The race is on not just to develop a coronavirus vaccine but also to determine how to distribute it ethically and efficiently.
In Massachusetts, the bulk of Acme Dry Ice’s business is from vaccine manufacturers.
“We’ve got calls as far as California, Seattle, Chicago, Texas,” says Acme’s Marc Savenor.
Several of the leading vaccine contenders must be stored at subzero temperatures.
Hospitals and states are being asked to plan now.
“This is definitely the most daunting task that we’ve had to undertake,” says Molley Howell, director of the North Dakota Immunization Program.
The first doses will likely be limited, possibly covering as little as five percent of the country’s population.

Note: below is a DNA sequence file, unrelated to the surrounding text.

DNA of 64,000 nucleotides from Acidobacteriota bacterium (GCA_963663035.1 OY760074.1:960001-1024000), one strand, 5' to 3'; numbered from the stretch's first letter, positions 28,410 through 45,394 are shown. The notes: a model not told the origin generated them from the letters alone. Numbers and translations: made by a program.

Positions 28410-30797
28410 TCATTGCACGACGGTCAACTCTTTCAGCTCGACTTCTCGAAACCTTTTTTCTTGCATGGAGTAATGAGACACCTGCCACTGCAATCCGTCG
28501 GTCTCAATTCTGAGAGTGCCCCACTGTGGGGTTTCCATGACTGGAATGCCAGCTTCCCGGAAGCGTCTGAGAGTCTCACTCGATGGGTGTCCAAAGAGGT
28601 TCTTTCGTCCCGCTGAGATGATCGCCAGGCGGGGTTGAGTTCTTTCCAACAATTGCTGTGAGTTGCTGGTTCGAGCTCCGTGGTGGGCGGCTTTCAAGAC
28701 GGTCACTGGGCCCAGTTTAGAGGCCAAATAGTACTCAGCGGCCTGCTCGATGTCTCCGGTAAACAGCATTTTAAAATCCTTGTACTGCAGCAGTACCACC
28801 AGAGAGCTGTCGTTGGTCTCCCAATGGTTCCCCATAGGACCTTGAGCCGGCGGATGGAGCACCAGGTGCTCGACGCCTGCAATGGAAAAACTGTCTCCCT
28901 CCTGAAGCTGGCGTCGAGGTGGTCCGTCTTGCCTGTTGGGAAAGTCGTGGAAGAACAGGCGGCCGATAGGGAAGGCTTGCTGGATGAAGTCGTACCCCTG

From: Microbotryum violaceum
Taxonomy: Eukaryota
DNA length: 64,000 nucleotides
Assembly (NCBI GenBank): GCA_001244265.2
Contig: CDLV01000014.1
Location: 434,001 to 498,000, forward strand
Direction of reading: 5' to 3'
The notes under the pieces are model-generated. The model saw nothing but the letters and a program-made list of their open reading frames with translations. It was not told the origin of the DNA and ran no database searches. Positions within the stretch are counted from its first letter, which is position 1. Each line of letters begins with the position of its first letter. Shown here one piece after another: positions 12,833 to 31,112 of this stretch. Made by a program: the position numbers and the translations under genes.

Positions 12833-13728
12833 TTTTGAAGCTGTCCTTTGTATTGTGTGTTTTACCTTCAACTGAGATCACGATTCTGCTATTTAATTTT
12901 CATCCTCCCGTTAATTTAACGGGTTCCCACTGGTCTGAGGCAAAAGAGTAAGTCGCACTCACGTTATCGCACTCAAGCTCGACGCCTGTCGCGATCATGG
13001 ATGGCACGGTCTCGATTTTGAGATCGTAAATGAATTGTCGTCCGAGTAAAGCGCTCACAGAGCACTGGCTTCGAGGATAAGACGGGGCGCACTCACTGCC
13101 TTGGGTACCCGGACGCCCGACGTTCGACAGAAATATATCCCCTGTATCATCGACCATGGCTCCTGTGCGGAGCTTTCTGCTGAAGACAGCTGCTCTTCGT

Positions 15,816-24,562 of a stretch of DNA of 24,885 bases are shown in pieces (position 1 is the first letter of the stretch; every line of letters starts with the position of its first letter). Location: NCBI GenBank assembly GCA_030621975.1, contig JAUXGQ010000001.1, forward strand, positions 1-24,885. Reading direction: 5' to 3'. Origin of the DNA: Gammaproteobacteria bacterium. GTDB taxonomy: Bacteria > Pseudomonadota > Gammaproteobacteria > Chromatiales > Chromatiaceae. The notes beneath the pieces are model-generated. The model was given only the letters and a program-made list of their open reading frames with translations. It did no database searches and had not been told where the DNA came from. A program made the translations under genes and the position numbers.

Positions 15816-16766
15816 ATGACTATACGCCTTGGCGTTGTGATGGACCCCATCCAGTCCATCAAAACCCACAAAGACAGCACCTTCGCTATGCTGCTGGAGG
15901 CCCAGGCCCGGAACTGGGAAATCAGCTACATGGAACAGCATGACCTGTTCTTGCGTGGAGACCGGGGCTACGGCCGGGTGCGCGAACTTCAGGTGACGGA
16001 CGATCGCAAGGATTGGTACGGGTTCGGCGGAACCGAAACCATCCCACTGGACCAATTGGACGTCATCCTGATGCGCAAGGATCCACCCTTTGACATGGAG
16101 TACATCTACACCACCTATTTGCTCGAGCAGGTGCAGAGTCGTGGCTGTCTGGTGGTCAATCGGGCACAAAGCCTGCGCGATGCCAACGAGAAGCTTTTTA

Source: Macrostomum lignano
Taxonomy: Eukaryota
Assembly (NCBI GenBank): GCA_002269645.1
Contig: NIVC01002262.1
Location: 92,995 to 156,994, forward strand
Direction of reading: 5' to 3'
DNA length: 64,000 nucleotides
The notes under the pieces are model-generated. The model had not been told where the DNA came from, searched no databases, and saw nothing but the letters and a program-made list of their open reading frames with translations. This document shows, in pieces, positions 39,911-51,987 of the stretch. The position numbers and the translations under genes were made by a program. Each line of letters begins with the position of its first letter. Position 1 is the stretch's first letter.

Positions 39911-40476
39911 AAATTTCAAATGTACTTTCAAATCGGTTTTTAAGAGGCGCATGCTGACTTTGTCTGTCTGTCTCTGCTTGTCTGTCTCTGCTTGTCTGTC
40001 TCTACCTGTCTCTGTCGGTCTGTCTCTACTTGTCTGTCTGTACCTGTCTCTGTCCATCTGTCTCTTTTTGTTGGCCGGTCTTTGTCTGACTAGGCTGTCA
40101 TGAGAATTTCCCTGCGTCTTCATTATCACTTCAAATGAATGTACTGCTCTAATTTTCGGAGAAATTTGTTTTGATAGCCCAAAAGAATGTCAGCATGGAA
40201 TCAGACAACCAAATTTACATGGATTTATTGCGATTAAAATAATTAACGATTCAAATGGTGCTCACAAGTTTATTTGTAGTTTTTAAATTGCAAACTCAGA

A Centers for Disease Control advisory group is recommending initial doses go to healthcare workers and high risk groups, then expanded to others as more doses are manufactured and possibly more vaccines approved.
“They’re different platforms to deliver the same technology essentially,” says the Mayo Clinic’s Dr. Andrew Bradley. “So I fully agree that if a vaccine works, then we will likely have multiple vaccines.”
All Americans likely will have access to these new weapons in the fight against COVID-19 within a year to a year and a half after they’re approved.